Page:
Just this week, I reluctantly cleared my counter and tucked the blender and food processor into the deep recesses of a cabinet. The journey that began with homemade rice cereal and pureed South Carolina okra has pretty much wrapped up now that Little Friend is munching on table food with her ten (and counting) teeth. I thought that I began the baby food journey because I wanted to find cheap, healthy alternatives to the jar goop. What resulted was an education for healthy eating at six months, sixteen years, or eighty. If kale was a nutrient packed food for a baby tummy, then surely it would do me and Big Friend good as well. Thanks to Super Baby Foods, I now incorporate a new landscape of foods into our family diet: kale, of course, and navy beans, and millet, and flax seed, and tahini, and nut butters, and swiss chard, and sweet potatoes. I’m inspired to sprout my own beans, culture my own yogurt, and change my tofu water daily. Food Revolution seems to be the buzz word these days, and I’m only too happy to see a Baby Food Revolution follow in its footsteps.
Since learning the ropes the hard way, I’ve become a strong proponent of homemade baby foods and have found helpful resources that would have made my journey exponentially smoother had I discovered the help early in my baby food making days. What follows is a list of resources, equipment, and even a favorite family recipe that will help interested moms begin the journey of homemade baby food.
Equipment list for homemade baby food:
- Food processor
- Hand immersion blender (extremely helpful, although not necessary)
- Steamer (either a food steamer, steamer basket for a pan, or even a dish of water for the microwave will do the trick)
- 3-4 ice cube trays (each cube will hold 2 Tbsp—one serving size—of baby food)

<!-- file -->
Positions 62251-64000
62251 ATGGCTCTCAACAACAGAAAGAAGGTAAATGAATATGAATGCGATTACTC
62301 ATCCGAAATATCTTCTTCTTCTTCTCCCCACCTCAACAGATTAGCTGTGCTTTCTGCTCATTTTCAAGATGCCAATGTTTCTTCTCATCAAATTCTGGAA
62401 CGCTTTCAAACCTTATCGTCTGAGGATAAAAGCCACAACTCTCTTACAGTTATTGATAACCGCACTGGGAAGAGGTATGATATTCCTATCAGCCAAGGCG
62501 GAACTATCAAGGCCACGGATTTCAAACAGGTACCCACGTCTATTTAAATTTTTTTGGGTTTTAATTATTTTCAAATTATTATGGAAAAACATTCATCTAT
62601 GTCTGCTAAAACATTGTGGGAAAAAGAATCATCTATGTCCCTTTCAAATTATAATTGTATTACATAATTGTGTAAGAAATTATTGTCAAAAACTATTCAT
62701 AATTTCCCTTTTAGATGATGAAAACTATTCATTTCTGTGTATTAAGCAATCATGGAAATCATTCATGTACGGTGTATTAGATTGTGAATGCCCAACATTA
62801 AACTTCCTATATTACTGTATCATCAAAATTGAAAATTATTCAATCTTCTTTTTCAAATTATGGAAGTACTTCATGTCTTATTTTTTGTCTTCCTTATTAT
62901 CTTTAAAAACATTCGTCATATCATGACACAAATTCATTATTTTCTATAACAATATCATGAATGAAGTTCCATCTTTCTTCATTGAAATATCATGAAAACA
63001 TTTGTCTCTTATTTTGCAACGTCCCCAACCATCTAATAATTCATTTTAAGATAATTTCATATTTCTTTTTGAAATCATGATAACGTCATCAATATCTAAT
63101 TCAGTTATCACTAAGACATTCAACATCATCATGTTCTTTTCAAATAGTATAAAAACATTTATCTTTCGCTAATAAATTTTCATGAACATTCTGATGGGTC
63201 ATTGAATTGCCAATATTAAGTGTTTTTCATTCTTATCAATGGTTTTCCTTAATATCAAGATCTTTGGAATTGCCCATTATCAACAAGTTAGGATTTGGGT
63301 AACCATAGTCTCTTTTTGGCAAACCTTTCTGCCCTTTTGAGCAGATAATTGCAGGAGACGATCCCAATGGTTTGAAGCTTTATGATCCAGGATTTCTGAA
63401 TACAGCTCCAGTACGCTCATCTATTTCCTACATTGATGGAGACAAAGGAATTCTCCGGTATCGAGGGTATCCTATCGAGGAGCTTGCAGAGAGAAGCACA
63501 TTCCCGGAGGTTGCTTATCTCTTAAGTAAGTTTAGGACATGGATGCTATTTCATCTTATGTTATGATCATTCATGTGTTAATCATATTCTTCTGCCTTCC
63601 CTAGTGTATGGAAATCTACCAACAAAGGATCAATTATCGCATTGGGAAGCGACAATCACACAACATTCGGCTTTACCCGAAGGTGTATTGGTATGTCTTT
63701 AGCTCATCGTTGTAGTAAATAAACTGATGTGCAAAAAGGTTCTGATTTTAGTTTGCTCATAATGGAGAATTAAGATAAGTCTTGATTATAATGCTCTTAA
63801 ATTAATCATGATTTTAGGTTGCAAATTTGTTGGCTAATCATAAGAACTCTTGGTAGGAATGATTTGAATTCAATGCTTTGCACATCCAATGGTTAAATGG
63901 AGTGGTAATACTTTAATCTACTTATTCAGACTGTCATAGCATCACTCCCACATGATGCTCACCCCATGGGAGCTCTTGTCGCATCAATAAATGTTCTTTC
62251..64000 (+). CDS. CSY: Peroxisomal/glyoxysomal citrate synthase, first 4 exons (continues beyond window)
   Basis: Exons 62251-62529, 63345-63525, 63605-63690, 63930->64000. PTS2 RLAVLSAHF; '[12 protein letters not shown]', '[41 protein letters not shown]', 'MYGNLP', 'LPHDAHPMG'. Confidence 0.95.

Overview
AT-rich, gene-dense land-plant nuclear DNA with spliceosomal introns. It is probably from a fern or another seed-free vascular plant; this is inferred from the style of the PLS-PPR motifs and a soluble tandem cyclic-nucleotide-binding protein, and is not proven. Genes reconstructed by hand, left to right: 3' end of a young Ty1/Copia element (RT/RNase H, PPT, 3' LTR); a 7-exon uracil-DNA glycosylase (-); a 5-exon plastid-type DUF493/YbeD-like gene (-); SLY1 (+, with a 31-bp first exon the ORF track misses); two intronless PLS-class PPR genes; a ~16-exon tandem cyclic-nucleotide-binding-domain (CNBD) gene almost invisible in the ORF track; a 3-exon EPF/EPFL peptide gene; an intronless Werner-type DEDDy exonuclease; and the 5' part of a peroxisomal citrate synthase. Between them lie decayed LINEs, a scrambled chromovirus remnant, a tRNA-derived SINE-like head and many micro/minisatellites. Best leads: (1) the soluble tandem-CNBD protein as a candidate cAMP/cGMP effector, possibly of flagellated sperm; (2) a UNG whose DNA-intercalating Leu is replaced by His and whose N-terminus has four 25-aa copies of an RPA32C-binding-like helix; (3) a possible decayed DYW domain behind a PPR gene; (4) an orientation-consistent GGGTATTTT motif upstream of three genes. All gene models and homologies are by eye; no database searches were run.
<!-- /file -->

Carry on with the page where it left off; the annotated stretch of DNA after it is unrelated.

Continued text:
- Quart Ziploc bags (Freezer variety works best)
- Permanent markers
- Ceramic ramekins (using plastic in the microwave to thaw the food can release toxins—use glass or ceramic containers instead)
Super Baby Foods by Ruth Yaron
A great companion to Super Baby Foods: First Meals by Anabel Karmel. This book provides simple, nutritious, and delicious recipes for six-month-old babies through toddlers.
I’ve just recently discovered and fallen in love with Smitten Kitchen, a blog that should be on any food lover’s list. The author of Smitten Kitchen has recently branched out in an inspiring and mouth-watering direction: Smitten Kitchen Baby Food. Her comprehensive guide to homemade baby food and yummy recipes pretty much negates the need for a shelf of baby food cookbooks. Check back frequently to find her newest baby recipes.
Pittsburgh moms have an opportunity to learn from a baby food making expert in person: Sandy Woncheck of Fox Chapel is on a crusade to encourage new moms to pick up knife and steaming basket to prepare fresh, nutritious meals for little ones. And yes, she makes house calls. She also teaches one-session classes at various Giant Eagle Market Districts in the area. More information is available from this Pittsburgh Tribune article.
Recipe: Little Friend’s Super Soup (aka Pasta e Fagioli)
We have prepared (and frozen) double and triple batches of this soup, originally published in a Wegmans grocery flyer years ago. It’s such a favorite meal of Little Friend’s, it was the featured dish at her first birthday party. The soup is the perfect blend of Super Green Veggies, whole wheat pasta, and beans. It can be pureed for younger babies or left whole for older kids. (Ready in 25 minutes!)
- 1 TBSP extra virgin olive oil
- 2 stalks celery, thinly sliced
- 3 cloves garlic, minced
- 1 can diced tomatoes, undrained
- 1 can beans, undrained (cannellini, navy, kidneys, or great northerns work well)
- 2 cans (16.5 oz each) chicken stock
- 3 cups coarsely chopped spinach (We frequently substitute kale and/or swiss chard. In a pinch, a box of frozen, chopped spinach does the trick.)
- 1 cup pasta (smaller varieties, like Ditalini, blend best)
- Heat oil in a soup pot on low. Add celery and garlic; cover and cook 4 minutes.
- Add beans and tomato; bring to a simmer and cook 4 minutes.
- Add spinach, broth, and pasta. Season with salt and pepper and simmer about 8 minutes until pasta is cooked.
For other inspiring food stories and recipes, head over to Real Food Wednesdays and browse through the various postings. Always a treat!